The Tax Policy Blog

January 21, 2008

With all the talk about passing legislation that will cause a stimulus for the economy and put a cash infusion into the economy, including possible tax rebate checks (which are actually more like prebates), there is one point that seems to have been overlooked: this spring, billions of dollars of tax rebate checks are already set to be sent out to people.

The president is quoted as wanting $100 billion of rebate checks to be sent out to taxpayers in order to provide a stimulus for...

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January 21, 2008

"Stimulus" is the word of the day in Washington. And tax rebate checks have been the most frequently cited possibilities for financing such a stimulus. But in order for a supposed stimulus to "work," tax rebate checks must lead to short-term real increases in consumption. So will they?

We can let recent history be our guide. Below are links to some academic papers on the question of whether or not people spent their rebate checks they received in 2001.

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January 21, 2008

Nearly a century after the passage of the 16th Amendment, a handful of Americans still believe that no one is legally required to pay income taxes. Others acknowledge that the Constitution does allow collection of income taxes, but still look for sneaky ways to beat the system. Some people even make big money selling books that claim to teach others how to...

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January 18, 2008

President Bush has put forth a stimulus package designed to increase short-run consumption in the macroeconomy. Something is likely to happen given that the Democratic leadership in Congress appears to be on board with trying to stimulate the weakening economy.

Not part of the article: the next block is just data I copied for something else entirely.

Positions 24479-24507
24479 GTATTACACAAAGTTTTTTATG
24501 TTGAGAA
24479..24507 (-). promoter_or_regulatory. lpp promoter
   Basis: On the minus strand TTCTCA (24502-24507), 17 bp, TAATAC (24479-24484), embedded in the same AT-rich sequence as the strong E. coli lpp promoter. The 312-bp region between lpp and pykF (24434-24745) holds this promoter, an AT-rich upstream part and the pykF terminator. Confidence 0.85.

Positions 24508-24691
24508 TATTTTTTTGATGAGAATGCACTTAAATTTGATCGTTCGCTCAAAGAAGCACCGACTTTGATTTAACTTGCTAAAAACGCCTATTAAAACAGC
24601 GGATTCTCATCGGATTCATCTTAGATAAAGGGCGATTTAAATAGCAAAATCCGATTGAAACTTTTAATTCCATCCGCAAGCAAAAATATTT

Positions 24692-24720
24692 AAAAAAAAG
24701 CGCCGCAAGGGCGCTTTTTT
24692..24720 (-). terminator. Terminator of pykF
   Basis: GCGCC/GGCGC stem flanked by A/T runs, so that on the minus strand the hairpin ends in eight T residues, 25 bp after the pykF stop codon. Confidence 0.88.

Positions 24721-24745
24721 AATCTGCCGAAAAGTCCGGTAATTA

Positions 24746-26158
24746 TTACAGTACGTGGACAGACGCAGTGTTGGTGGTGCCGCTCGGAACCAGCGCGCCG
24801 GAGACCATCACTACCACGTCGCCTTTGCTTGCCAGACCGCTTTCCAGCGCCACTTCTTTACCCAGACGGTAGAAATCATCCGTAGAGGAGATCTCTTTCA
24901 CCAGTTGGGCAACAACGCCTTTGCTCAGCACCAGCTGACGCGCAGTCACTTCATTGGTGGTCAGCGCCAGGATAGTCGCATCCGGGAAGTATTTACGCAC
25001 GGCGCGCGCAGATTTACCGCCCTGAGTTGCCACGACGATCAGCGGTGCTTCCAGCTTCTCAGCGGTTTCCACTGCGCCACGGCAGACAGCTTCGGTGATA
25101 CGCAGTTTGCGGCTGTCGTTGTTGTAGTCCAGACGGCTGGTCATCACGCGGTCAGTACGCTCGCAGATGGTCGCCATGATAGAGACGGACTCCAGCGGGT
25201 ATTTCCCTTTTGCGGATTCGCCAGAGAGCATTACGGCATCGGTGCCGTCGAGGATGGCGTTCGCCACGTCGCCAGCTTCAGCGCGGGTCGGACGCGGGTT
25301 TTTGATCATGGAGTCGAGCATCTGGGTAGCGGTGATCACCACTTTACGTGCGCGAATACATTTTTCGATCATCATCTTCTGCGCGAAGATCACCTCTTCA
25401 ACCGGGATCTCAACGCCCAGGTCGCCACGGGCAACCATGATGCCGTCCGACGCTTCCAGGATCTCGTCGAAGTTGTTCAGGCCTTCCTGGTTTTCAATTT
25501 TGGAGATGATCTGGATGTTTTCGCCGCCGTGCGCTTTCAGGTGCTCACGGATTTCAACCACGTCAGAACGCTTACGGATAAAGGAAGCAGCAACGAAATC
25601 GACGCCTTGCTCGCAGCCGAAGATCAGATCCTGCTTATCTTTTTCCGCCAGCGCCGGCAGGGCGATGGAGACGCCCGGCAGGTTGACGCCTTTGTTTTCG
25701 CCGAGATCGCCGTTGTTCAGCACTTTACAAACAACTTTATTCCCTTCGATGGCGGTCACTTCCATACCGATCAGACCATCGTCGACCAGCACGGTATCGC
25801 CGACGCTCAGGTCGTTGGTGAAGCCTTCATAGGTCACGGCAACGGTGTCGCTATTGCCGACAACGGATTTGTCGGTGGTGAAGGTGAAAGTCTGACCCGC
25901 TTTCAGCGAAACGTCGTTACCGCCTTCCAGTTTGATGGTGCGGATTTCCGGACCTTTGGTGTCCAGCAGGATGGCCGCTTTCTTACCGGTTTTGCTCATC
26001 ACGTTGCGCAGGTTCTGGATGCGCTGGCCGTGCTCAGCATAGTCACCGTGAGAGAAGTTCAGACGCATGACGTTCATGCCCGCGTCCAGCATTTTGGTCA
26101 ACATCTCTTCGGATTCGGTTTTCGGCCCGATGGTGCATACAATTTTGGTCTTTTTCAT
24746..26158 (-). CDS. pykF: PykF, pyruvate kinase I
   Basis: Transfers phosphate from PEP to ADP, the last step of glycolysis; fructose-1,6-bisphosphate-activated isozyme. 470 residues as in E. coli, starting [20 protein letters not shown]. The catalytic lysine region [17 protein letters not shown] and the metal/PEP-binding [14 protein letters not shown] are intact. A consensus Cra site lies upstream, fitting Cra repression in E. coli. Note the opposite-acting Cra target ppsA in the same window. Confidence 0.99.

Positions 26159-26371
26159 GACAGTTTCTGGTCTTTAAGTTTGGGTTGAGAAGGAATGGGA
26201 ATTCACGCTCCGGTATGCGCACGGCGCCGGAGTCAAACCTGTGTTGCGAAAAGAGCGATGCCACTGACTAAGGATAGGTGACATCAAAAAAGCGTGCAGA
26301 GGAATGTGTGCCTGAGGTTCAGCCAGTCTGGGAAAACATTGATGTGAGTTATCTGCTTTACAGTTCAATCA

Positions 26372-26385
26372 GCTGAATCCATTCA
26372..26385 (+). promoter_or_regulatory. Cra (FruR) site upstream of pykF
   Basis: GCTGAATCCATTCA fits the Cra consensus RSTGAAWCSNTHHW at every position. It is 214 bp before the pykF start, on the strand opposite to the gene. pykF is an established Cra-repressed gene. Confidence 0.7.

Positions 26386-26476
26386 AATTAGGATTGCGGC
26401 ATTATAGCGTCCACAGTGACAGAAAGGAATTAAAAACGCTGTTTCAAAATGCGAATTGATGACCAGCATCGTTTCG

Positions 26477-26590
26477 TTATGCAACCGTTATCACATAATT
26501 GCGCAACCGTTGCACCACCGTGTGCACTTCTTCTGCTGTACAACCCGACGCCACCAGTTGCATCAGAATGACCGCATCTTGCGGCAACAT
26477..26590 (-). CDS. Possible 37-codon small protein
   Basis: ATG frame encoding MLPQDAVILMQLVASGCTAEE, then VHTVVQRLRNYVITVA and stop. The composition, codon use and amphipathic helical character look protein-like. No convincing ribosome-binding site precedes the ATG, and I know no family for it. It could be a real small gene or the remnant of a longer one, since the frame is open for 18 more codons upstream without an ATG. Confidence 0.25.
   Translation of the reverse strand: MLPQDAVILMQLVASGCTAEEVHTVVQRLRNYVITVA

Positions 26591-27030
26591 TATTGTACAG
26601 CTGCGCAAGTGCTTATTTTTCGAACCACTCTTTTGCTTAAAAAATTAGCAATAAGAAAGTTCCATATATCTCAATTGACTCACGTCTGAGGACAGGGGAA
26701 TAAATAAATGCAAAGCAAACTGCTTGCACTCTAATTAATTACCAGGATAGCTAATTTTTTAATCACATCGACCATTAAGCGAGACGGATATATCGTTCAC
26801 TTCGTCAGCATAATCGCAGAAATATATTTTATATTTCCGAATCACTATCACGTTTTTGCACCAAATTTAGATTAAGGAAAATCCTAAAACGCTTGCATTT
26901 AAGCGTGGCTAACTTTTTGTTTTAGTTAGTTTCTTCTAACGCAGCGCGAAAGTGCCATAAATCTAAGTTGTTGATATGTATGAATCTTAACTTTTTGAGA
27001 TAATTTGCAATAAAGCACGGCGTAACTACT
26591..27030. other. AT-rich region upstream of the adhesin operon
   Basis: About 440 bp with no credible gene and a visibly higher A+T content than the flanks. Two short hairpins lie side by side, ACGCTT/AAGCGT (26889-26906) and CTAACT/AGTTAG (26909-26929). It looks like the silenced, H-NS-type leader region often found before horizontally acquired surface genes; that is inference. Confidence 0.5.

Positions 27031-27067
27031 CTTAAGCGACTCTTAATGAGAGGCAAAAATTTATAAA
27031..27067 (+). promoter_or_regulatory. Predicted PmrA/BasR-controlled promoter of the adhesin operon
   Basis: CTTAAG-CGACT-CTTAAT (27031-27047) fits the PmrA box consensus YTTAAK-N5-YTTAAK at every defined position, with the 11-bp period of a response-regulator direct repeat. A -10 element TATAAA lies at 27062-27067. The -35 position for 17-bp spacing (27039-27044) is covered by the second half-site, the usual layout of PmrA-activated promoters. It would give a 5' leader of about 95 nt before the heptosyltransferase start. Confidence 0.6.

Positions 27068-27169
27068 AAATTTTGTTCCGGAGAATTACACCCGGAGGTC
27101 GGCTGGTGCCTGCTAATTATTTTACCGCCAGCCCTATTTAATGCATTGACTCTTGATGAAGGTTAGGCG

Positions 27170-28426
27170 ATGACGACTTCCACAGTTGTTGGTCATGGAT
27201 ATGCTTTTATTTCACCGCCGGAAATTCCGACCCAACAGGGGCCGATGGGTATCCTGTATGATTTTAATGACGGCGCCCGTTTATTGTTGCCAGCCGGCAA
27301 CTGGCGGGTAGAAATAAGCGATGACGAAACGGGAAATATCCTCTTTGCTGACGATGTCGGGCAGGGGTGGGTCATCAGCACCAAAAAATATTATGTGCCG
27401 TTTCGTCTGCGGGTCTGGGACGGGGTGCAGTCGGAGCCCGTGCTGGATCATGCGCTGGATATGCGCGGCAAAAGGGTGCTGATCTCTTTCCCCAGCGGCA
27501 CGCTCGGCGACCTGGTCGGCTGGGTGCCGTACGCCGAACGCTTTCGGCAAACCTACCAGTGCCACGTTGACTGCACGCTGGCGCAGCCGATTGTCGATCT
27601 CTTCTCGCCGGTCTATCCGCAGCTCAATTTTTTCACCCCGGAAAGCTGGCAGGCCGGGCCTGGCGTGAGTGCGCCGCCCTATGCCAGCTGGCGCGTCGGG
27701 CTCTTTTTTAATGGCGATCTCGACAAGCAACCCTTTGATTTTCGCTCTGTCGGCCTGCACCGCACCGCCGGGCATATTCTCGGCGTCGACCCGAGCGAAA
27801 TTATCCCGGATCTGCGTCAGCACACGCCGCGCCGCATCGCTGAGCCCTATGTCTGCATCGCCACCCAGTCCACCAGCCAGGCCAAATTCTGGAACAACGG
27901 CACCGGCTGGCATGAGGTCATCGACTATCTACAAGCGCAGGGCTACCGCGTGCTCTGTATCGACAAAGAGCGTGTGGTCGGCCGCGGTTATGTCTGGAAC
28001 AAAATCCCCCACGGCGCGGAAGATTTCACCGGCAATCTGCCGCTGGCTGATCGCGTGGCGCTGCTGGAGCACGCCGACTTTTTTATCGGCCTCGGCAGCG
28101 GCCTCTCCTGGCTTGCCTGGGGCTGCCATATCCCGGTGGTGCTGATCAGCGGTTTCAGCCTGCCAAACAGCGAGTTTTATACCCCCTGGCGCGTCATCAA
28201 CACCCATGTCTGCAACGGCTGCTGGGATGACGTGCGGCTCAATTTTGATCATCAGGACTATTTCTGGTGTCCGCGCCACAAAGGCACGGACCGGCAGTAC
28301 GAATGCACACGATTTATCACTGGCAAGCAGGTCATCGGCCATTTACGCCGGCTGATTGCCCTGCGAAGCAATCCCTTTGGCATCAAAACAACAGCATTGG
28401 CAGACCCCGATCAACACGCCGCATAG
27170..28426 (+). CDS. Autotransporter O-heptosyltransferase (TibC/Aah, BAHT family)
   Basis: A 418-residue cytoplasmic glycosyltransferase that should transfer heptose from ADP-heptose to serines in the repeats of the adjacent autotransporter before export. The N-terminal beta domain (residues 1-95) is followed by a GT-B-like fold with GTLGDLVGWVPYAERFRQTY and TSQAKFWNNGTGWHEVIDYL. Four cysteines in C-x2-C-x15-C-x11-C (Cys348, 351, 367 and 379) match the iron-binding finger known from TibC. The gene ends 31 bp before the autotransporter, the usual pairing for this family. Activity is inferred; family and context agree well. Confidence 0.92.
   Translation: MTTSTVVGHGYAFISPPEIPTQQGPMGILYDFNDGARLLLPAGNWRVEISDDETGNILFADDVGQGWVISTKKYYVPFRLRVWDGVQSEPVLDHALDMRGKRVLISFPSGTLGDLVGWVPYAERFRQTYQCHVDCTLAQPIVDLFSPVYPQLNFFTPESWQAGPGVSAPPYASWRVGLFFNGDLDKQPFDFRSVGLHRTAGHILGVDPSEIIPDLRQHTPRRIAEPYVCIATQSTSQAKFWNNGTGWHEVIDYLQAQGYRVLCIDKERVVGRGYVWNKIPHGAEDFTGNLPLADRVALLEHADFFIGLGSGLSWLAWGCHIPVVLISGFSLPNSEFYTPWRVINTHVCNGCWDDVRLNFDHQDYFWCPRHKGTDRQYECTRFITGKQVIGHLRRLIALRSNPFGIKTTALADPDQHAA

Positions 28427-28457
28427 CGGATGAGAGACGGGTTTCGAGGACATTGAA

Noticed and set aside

But does it work? Under a pure rational expectations economic theory, it may not work. Other theories explain how it could. What does the empirical literature say? For those interested, here is a collection of academic...

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January 18, 2008

News reports of the President's proposed stimulus plan have given us three major pieces of information. First, there would be approximately $50 billion in tax relief for businesses, mostly relating to more friendly treatment of depreciation. Second, the 10% marginal income tax rate would be adjusted. And third, possibly $800 rebate checks for singles and $1,600 for married couples would be sent out.

While we could find no news report stating exactly how this would work, it...

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January 18, 2008

The new edition of Tax Watch, the Tax Foundation's bimonthly newsletter, is now available.  Tax Watch presents Tax Foundation research and analysis in a simple, non-technical format—ideal for the non-economist looking for a clear explanation of current tax issues.

Highlights from the January-February 2008 issue include:

  • What Do Corporate Income Taxes Cost American Families?
  • Some States Win, Others Lose from Federal Taxing...
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January 18, 2008

President Bush's 2001 tax rebate eventually got mostly good reviews, even grudging praise from the Washington Post editorial board. And so it would be unsurprising if, as media reports suggest, the president now proposed that a new fiscal stimulus be administered the same way: by cutting the lowest income tax rate for the current year, then pre-paying the tax savings.

[The Tax...

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January 18, 2008